Iron Absorption from the Whole Diet: Comparison of the Effect of Two Different
Distributions of Daily Calcium Intake

Todd Bowen
Human Biology
Today December 5, 1996

Hypothesis - If a woman distributes her daily intake of calcium by having less
of it in her lunch and dinner meals and more in her breakfast and evening meals,
then this would reduce the inhibitory effects calcium has on heme iron and
nonheme iron absorption.

Background Information - This experiment is one of many that addresses calciumís
inhibitory affects on iron absorption. In 1994, the Consensus Development Panel
in Optimal Calcium Intake suggested an increase of the current Recommended
Dietary Allowances of calcium(Whiting, p.77). This goal of this increase was to
aid in the prevention of osteoporosis and other bone diseases. Unfortunately,
this attempt at prevention could have an adverse affect on the human bodyís
ability to absorb iron.
Recent studies have shown that eating a normal daily allowance of
calcium cuts iron absorption by as much as 50-60%(Hallberg et al. p.118). Other
studies examine the affect of iron bioavailability on menstruating, pre-
menopausal, and post-menopausal women(Rossander-Hulten et al and Gleerup et al).
One of the fears of an increased amount of calcium intake is the increased
possibility of anemia in women who are already susceptible to this condition.
The iron inhibition by calcium is a classical example of how the correction of
one nutritional problem can be the cause of another.
The physiological mechanism of this calcium-iron relationship remains a
mystery, however there are two feasible theories. One states that calcium
competes for an iron binding site on intestinal epithelial cells. It is
believed calcium binds to the protein mobilferrin on the epithelial cells, which
is the iron transport protein(Whiting, p.78). Another group of scientists
theorizes that iron is able to be transported into the epithelial cells without
problem, however the iron then has trouble getting into the blood stream. The
presence of calcium inhibits ironís ability to leave the epithelial layer.
Another very interesting theory is not on the microscopic level but in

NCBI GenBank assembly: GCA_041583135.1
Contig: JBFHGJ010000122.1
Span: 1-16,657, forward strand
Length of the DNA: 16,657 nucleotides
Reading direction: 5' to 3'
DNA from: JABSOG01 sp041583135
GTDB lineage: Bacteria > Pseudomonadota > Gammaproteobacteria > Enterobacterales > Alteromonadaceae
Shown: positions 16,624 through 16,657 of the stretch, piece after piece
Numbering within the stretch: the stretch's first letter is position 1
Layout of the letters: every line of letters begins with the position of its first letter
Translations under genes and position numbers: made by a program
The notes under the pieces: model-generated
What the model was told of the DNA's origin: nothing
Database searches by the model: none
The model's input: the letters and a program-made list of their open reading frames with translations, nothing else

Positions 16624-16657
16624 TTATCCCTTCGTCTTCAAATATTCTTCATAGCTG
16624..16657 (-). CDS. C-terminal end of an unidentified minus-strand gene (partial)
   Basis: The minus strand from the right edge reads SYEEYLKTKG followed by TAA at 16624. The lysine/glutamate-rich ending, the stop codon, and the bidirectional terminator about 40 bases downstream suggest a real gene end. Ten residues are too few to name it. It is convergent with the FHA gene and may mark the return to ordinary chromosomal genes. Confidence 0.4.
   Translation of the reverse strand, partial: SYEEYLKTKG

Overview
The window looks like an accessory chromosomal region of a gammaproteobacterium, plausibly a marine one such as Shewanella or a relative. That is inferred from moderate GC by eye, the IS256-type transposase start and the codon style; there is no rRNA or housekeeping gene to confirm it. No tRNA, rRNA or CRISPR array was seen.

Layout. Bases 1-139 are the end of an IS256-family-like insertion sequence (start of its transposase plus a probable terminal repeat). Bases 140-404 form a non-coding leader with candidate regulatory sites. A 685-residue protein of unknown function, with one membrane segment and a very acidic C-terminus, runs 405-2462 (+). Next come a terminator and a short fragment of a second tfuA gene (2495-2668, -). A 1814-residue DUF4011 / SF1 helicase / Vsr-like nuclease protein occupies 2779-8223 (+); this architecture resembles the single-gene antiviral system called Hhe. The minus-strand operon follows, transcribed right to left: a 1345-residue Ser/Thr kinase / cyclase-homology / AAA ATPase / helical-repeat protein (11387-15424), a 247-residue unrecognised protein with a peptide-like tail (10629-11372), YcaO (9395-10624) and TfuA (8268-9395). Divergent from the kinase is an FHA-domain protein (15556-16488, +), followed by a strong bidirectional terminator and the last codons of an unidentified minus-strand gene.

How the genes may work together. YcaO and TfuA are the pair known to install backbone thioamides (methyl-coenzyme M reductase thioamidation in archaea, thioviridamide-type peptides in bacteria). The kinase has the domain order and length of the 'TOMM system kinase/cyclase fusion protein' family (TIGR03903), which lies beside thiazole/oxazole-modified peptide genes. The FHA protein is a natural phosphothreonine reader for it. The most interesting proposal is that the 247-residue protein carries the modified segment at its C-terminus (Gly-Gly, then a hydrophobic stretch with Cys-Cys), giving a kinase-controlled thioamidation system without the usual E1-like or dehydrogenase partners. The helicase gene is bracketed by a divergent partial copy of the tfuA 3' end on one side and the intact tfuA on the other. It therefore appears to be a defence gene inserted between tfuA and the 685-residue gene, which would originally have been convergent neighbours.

the evolutionary plane. Eaton et al. state that one possibility for this
phenomenon could lie in the Homo sapiens genetic ancestry. As little as 200
years ago humans had almost double the amount of calcium intake as they do in
the present, because humans evolved in a high-calcium nutritional environment.
With the decrease in calcium, there has also been a large decrease in physical
activity(Eaton et al.). The inhibitory effect of calcium on iron absorption
could be related to the low intakes of iron and calcium in conjunction with the
present low-energy lifestyle(Glerrup et al. p. 103).

Terms -

Extrinsic radioisotopic iron tracer - Radioisotopes of iron (59Fe and 55Fe)
which can be traced from outside the body. Heme - The heme molecule is a
heterocyclic ring system of porphyrin derivation which has a molecule of iron in
the center of the ring structure. Myoglobin and each of the four subunits of
hemoglobin noncovalently bind to a single heme group. Heme is also the site at
which each globin monomer binds one molecule of O2 (Voet et al, p. 216). Heme
iron - Iron which is located in the heme molecule. Nonheme iron - Iron found in
human tissue that is not a part of the heme molecule. Oral reference dose - An
oral dose of radio-labeled iron given to the subjects in order to examine their
uninhibited iron absorption. This process was used as a control rate for each

Experiment - The absorption of nonheme was measured from all meals during four
5-d periods (A1, A2, B1, and B2). Each day four meals were served to the
subjects: breakfast, lunch, dinner, and an evening meal. The menu of the two B
weeks were identical to the two A weeks, except for the distribution of dairy
products. All meals, except for the evening meal, were served under supervision
in the lab. A precise measyre of the iron content of each meal was required to
enable the homogeneous labeling of the nonheme iron with radioisotopic iron.
One wheat-rye roll served as the carrier of the radioisotope, and this was eaten
throughout the course of the meal.
Before starting the 4-wk absorption study, a blood sample was drawn to
determine hemoglobin and serum ferritin concentrations. Three weeks after the
last serving, the total retention of 59Fe and 55Fe was measured by a whole-body
counter to determine their ratio. An oral reference dose of 59Fe was also given
to the subjects to determine the retention of absorbed iron. During the study,
measurements were made of the blood menstrual losses in 19 of the subjects. One
subject had no menustrationfor 4 years